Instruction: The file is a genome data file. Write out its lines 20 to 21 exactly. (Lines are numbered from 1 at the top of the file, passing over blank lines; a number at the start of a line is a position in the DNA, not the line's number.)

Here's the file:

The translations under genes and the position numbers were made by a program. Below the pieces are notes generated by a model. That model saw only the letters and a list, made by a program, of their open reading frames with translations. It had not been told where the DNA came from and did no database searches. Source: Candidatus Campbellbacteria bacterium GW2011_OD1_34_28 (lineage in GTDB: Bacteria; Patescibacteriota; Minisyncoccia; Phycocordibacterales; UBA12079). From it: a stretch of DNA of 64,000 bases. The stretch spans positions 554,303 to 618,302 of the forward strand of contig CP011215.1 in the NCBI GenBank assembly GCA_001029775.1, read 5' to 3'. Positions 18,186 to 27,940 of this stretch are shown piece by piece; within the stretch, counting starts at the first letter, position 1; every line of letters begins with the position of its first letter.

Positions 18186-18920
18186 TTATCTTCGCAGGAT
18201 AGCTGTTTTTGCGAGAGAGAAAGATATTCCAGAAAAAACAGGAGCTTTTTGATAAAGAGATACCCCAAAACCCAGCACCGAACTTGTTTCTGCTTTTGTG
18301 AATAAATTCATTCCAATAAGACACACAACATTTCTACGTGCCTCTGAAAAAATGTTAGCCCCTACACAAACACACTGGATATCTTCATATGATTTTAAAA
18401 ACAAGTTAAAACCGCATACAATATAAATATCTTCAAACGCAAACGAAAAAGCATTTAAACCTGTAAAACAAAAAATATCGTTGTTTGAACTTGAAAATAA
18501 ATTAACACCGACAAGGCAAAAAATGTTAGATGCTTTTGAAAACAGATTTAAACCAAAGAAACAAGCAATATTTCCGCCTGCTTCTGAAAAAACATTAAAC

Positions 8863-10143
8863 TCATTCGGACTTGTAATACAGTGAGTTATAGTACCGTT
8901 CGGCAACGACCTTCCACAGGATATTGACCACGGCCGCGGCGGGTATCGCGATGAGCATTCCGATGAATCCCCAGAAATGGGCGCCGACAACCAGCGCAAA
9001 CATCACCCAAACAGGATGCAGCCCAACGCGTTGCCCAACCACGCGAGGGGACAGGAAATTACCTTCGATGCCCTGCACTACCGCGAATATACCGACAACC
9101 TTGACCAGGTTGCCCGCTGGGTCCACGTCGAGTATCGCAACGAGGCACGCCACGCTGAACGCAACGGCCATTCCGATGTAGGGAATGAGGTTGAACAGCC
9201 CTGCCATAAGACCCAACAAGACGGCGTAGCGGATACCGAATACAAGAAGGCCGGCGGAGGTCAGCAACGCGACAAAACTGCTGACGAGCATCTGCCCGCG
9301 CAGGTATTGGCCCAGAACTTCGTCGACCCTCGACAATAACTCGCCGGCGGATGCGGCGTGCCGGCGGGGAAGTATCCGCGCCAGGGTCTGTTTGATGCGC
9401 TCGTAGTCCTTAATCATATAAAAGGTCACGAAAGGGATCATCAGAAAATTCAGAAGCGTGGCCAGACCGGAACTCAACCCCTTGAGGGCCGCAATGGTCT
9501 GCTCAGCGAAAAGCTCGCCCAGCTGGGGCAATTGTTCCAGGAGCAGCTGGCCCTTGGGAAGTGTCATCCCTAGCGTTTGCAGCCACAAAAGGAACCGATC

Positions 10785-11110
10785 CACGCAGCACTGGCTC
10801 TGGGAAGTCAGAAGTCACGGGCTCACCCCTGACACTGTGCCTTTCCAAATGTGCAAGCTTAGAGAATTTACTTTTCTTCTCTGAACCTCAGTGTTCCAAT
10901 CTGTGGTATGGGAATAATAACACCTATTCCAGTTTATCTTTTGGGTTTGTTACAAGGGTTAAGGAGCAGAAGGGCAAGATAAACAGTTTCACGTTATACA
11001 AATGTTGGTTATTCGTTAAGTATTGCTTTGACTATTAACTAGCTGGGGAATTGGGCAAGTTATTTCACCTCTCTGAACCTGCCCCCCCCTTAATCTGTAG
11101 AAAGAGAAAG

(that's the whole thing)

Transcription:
10901 CTGTGGTATGGGAATAATAACACCTATTCCAGTTTATCTTTTGGGTTTGTTACAAGGGTTAAGGAGCAGAAGGGCAAGATAAACAGTTTCACGTTATACA
11001 AATGTTGGTTATTCGTTAAGTATTGCTTTGACTATTAACTAGCTGGGGAATTGGGCAAGTTATTTCACCTCTCTGAACCTGCCCCCCCCTTAATCTGTAG